Neuronal Disorganization in Autism

Study finds abnormal cellular layering within the brains of children with autism, pointing to inappropriate development prenatally.  

kerry grens
Kerry Grens

Kerry served as The Scientist’s news director until 2021. Before joining The Scientist in 2013, she was a stringer for Reuters Health, the senior health and science reporter at...

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Mar 27, 2014

WIKIMEDIA, JOHN A. BEALAccording to survey data from the Centers for Disease Control and Prevention released today (March 27), one in 68 eight-year-olds in the U.S. has an autism spectrum disorder. That’s nearly double what was estimated a decade ago. It’s not entirely clear why, but researchers are getting closer and closer to understanding the neural roots of autism. In a study published today in the New England Journal of Medicine, researchers from the University of California, San Diego, and their colleagues examined the brains of 22 children who died. The team found that kids who had autism were far more likely to have had disorganized patches of cortical neurons than those who didn’t have the disorder.

Given that the cortex takes shape prenatally, the researchers interpreted their findings as a sign that the brain changes leading to autism begin in utero. “If this new report of disorganized...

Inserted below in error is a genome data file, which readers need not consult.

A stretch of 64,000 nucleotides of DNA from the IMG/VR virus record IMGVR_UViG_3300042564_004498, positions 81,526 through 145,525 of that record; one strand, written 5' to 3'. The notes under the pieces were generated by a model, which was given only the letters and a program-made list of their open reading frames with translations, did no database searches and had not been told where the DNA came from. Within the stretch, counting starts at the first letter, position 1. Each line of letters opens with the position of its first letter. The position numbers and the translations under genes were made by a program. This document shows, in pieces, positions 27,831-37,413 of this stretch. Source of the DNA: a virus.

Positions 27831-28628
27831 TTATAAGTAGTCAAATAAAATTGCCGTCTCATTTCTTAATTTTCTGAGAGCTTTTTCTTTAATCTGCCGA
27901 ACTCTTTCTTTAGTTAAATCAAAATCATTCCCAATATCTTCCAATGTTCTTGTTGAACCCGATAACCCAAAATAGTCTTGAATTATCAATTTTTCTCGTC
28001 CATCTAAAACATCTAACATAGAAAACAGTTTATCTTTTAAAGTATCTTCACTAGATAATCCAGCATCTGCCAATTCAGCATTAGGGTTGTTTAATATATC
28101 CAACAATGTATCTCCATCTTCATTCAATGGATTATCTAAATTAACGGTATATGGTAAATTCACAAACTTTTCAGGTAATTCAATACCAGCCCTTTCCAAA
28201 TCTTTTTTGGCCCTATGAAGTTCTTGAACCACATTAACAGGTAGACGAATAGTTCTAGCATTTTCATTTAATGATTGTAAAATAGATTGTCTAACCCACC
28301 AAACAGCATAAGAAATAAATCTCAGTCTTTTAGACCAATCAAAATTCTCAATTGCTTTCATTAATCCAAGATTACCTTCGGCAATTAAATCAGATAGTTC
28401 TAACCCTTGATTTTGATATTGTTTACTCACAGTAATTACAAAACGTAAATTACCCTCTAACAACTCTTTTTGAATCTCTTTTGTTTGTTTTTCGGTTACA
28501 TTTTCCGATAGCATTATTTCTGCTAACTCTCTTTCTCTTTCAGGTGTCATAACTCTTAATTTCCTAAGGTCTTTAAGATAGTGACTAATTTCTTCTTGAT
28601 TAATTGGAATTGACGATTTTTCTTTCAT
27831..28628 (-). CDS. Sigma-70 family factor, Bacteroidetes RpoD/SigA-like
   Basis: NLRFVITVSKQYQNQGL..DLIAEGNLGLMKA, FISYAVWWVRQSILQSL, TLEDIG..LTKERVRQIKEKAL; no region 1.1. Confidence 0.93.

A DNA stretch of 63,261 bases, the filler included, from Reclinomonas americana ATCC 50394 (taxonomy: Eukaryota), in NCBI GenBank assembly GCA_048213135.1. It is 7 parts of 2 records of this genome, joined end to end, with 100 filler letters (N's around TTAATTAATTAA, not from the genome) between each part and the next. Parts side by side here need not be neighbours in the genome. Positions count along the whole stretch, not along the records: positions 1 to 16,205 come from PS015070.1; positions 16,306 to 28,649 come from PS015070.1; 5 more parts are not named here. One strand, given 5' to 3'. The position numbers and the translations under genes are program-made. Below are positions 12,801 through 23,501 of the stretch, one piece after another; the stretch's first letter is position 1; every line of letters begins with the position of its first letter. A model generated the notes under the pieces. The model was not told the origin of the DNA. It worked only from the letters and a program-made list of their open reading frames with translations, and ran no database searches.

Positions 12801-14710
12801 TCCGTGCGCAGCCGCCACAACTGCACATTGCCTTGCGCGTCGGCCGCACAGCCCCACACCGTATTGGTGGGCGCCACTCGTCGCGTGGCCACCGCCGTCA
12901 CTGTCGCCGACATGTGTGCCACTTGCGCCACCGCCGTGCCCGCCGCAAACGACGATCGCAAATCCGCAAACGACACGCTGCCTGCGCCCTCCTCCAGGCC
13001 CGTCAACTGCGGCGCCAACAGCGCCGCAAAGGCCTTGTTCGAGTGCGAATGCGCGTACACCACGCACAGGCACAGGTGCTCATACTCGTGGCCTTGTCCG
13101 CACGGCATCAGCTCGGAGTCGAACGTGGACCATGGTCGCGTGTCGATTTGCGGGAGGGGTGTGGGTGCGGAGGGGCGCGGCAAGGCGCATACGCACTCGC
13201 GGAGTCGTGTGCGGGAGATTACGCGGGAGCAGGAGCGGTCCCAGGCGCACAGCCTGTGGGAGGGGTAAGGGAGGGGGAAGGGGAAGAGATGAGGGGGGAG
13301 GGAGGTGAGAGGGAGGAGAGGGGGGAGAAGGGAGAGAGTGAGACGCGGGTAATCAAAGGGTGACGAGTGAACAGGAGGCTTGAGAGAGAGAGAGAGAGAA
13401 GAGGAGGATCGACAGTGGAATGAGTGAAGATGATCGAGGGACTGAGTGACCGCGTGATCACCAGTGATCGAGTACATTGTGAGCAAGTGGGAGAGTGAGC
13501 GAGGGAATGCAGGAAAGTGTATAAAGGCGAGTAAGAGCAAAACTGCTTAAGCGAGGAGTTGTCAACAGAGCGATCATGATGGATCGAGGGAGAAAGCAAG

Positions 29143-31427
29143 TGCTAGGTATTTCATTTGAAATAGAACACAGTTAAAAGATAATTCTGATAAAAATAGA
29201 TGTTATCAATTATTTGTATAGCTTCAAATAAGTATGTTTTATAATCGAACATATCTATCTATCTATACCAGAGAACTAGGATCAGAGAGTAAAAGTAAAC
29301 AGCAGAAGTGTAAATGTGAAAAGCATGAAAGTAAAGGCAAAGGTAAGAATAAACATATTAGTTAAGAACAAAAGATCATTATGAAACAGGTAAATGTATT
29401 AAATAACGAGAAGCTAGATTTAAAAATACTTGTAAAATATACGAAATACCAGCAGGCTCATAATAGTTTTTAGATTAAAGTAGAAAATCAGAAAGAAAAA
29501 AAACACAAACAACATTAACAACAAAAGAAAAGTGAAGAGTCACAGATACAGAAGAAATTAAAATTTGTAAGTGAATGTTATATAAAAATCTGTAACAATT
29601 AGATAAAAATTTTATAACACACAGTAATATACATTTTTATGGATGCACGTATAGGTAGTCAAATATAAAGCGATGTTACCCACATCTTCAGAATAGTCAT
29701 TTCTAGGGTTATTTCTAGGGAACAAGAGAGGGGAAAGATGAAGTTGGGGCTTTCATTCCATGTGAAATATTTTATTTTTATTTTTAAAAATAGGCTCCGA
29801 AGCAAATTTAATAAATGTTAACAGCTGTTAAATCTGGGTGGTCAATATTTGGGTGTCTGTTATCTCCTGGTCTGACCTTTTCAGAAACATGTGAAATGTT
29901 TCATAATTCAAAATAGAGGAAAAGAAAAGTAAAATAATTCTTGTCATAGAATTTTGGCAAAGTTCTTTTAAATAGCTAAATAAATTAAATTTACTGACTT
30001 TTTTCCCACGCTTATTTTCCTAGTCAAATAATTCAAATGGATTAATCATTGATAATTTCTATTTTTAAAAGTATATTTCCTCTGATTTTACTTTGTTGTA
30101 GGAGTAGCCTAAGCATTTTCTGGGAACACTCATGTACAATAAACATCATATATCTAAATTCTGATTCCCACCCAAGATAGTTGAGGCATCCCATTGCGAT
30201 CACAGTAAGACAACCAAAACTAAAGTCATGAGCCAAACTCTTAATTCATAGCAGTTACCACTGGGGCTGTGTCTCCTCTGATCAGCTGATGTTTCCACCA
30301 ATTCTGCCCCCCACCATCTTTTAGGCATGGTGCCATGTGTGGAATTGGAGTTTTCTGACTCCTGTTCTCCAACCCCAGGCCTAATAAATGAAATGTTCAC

The cortex is normally ordered in distinct layers of neurons, but 91 percent of the autistic children had small regions in their brains where genetic markers of these layers were absent. In comparison, just 9 percent of the kids without autism had these regions of disorganization. The patches were about five to seven millimeters in length and spanned several layers of cortical neurons. “The most surprising finding was the similar early developmental pathology across nearly all of the autistic brains, especially given the diversity of symptoms in patients with autism,” coauthor Ed Lein of the Allen Institute for Brain Science in Seattle said in a press release.

Stanley Nelson, a geneticist at UCLA, told NPR that the results add to the evidence that autism begins before birth. “The overwhelming set of data is that the problems are existing during brain development, probably as an embryo or fetus,” he said.